July 12, 2002
Dr. Le Coeur presented the preliminary results of the PHPT-2 study evaluating whether the addition of nevirapine (NVP) during labor and given to the infant reduces the transmission of HIV from the mother to child. This is a multi-center, double-blinded, three-arm study conducted in Thailand.
Mothers had to start ZDV 300 mg twice daily at 28 weeks gestation or as soon as possible thereafter. Mothers had to also agree to formula feed their infants. The three arms are as follows: 1) NVP + ZDV mother/NVP + ZDV infant, 2) NVP + ZDV mother/Placebo + ZDV infant and 3) Placebo + ZDV mother/Placebo + ZDV infant. All mothers were given ZDV during labor. ZDV was given for one week to infants or six weeks to the infant if the mother had been on ZDV less than four weeks prior to delivery.
NVP was given as a single 200 mg oral dose to the mother at onset of labor and the infant was given 6 mg orally 48-72 hours after birth. The primary endpoint was the number of infants HIV infected as determined by two positive HIV-1 RNA PCRs obtained on different samples. A total of 1,313 women have been enrolled, 48 percent started ZDV at 28 weeks, 16 percent after 32 weeks. Baseline CD4+ T-cell count was 371 cells/µl and HIV viral load was 3.94 log copies/ml. There have been 922 deliveries with 629 evaluable infants. Twenty-one percent had non-elective cesarean sections.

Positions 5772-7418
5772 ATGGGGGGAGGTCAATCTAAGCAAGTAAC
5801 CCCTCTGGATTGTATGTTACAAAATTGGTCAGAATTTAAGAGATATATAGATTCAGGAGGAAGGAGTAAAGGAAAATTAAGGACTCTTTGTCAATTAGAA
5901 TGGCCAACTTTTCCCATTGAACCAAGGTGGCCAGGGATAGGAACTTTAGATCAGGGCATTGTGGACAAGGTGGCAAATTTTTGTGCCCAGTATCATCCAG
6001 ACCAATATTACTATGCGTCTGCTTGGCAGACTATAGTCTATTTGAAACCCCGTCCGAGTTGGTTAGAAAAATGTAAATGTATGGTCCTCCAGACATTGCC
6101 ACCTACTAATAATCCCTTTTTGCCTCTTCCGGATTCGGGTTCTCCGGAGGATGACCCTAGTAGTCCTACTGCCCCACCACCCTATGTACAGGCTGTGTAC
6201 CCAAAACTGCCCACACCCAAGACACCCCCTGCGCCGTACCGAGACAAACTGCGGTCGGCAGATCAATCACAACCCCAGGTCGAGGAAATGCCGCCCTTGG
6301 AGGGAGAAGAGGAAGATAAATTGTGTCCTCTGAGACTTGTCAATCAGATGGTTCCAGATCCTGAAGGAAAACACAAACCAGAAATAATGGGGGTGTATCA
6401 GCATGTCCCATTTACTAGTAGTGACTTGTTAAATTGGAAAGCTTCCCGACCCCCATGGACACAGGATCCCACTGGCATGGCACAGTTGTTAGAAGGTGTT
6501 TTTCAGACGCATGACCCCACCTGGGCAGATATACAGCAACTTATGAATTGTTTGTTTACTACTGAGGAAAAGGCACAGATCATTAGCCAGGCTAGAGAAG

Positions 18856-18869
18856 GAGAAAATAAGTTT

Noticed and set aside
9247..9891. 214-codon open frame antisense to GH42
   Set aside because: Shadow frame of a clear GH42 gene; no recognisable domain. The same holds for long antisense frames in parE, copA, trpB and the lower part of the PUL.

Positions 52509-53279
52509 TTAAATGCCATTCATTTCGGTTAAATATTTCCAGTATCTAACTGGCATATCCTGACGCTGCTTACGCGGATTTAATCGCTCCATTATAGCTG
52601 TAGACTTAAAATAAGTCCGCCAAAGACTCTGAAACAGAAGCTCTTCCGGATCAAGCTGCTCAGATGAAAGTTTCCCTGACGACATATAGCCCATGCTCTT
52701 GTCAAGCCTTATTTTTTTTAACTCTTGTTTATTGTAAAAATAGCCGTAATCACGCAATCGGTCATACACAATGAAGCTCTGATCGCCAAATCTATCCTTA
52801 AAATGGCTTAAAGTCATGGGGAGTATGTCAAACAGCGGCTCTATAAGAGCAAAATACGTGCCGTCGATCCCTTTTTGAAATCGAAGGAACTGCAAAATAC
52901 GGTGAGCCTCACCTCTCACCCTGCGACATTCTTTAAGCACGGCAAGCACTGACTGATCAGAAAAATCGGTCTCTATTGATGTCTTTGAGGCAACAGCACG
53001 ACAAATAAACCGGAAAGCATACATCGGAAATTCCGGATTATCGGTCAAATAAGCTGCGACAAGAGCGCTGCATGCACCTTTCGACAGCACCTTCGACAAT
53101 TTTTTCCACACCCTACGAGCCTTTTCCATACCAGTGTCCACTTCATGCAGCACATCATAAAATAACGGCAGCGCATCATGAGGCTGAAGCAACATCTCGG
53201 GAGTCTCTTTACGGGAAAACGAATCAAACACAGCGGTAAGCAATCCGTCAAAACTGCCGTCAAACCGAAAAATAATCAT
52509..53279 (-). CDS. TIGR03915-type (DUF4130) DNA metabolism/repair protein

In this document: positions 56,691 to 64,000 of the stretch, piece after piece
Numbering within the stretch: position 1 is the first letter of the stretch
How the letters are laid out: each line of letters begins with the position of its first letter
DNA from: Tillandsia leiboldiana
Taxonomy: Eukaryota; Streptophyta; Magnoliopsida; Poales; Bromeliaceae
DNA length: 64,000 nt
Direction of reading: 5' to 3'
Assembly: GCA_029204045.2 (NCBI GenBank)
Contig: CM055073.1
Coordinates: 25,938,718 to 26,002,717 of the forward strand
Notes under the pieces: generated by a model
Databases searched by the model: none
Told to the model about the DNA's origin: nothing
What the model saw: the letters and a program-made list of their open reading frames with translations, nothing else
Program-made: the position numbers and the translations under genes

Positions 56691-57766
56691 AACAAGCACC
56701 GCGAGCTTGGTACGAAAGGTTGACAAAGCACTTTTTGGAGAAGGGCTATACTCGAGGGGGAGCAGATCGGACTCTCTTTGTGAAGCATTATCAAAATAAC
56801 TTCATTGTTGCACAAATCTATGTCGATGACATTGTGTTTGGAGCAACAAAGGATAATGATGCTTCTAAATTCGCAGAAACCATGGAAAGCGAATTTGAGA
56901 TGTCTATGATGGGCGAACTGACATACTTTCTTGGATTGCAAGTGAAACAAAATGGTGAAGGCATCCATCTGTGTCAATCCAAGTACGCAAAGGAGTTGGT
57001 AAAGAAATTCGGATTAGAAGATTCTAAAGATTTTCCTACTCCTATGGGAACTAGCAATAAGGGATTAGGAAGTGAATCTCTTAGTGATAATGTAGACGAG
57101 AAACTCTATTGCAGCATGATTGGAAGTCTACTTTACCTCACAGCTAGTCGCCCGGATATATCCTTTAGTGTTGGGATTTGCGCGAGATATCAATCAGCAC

The Data Safety Monitoring Board recommended that the ZDV alone arm be stopped -- because HIV transmission was significantly higher than in the NVP + ZDV mother/NVP + ZDV infant arm (stopping boundary: P = 0.00036) -- and that the other two arms be continued. Although Dr. Le Coeur reported that adding NVP during labor and in the neonate in addition to oral ZDV prophylaxis starting at 28 weeks or as soon as possible thereafter significantly decreases the risk of HIV perinatal transmission, she did not give the actual numbers of infected infants born in any of the three arms.
One of the important follow up concerns will be the emergence of NVP resistance among the mothers and the infected infants. Also of concern is that the mothers were given a single dose of NVP and there was no intent to continue the therapy which will ultimately lead to progressive HIV disease among the mothers. So, as much as we may be preventing some of these infants from acquiring HIV, they will most likely grow up to be orphans and subsequent care of this generation is unknown.
Although this is a start to assist other countries in preventing HIV, we need to do so responsibly. We do know that potent antiretroviral therapy will reduce vertical transmission so one can make a strong argument that studies like these are unethical unless one can assure continued therapy to the mothers and their infected infants.
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